"Let us trace the relations among these goods by considering a typical human end: the eating of a ham sandwich. Having a desire for a ham sandwich, a man decides that this is a want that should be satisfied and proceeds to act upon his judgment of the meth­ods by which a ham sandwich can be assembled. The consumers' good is the ham sandwich at the point of being eaten. It is obvious that there is a scarcity of this consumers' good as there is for all direct means; otherwise it would always be available, like air, and would not be the object of action. But if the consumers' good is scarce and not obviously available, how can it be made available? The answer is that man must rearrange various elements of his environment in order to produce the ham sandwich at the desired place—the consumers' good. In other words, man must use various indirect means as co-operating factors of production to arrive at the direct means. This necessary process involved in all action is called production; it is the use by man of available elements of his environment as indirect means—as co-operating factors—to arrive eventually at a consumers' good that he can use directly to arrive at his end.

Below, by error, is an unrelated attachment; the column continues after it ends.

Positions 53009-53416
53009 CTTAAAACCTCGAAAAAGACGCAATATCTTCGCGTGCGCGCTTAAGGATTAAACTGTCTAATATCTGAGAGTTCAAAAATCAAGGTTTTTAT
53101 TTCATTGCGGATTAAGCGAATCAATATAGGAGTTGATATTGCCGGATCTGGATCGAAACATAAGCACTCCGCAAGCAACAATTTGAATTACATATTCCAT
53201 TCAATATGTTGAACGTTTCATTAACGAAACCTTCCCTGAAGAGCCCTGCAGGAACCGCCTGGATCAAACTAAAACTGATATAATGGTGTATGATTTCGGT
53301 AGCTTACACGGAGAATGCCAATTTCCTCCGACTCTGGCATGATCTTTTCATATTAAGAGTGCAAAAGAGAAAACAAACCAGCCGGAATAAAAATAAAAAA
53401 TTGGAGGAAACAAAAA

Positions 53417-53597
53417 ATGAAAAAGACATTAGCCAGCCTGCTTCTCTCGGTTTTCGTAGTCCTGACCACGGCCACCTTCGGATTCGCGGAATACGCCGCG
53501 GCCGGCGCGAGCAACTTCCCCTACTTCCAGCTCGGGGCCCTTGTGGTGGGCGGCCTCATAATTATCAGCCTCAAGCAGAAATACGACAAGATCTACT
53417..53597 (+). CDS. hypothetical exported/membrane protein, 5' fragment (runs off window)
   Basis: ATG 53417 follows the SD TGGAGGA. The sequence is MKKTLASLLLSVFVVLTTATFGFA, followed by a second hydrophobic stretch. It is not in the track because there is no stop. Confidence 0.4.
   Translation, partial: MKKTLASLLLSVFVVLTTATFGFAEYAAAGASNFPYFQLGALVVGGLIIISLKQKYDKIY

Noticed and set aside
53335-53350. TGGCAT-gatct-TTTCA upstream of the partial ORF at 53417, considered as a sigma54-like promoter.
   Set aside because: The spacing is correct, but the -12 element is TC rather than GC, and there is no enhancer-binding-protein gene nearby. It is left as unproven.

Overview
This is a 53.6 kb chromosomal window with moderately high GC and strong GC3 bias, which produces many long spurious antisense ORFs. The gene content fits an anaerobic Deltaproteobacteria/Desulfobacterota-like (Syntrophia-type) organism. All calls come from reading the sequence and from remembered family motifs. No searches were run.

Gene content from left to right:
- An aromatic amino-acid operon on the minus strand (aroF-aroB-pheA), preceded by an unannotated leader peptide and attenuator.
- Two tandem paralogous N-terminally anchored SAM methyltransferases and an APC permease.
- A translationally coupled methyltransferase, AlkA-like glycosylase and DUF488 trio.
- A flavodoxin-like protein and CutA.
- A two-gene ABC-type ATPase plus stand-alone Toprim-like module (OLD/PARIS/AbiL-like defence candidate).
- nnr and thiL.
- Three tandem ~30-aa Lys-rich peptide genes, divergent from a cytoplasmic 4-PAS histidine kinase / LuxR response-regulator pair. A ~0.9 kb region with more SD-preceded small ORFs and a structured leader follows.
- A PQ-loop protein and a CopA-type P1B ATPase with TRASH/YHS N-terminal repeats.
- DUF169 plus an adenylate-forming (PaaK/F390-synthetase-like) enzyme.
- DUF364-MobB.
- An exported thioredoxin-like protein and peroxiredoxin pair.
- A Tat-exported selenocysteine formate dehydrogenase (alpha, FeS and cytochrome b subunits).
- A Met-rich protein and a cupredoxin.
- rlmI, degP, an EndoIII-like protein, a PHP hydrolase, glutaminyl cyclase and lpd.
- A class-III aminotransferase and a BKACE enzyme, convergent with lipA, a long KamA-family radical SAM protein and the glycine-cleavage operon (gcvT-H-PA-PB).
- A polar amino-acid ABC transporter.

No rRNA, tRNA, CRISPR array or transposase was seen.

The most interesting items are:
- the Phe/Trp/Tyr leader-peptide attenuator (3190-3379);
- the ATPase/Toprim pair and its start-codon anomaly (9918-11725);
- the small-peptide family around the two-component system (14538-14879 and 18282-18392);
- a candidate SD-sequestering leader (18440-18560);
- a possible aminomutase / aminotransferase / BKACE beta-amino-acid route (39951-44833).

Let us consider the pattern of some of the numerous co-operat­ing factors that are involved in a modern developed economy to produce one ham sandwich as a consumers' good for the use of one consumer. Typically, in order to produce a ham sandwich for Jones in his armchair, it is necessary for his wife to expend energy in unwrapping the bread, slicing the ham, placing the ham be­tween bread slices, and carrying it to Jones. All this work may be called the labor of the housewife. The co-operating factors that are directly necessary to arrive at the consumers' good are, then: the housewife's labor, bread in the kitchen, ham in the kitchen, and a knife to slice the ham. Also needed is the land on which to have room to live and carry on these activities. Furthermore, this process must, of course, take time, which is another indispensable co-operating factor. The above factors may be called first-order producers' goods, since, in this case, these co-operate in the production of the consumers' good. Many of the first-order producers' goods, however, are also unavailable in nature and must be pro­duced themselves, with the help of other producers' goods. Thus, bread in the kitchen must be produced with the co-operation of the following factors: bread-in-retail-shop and housewife's labor in carrying it (plus the ever-present land-as-standing-room, and time). In this procedure, these factors are second-order producers' goods, since they co-operate in producing first-order goods. Higher­-order factors are those co-operating in the production of factors of lower order."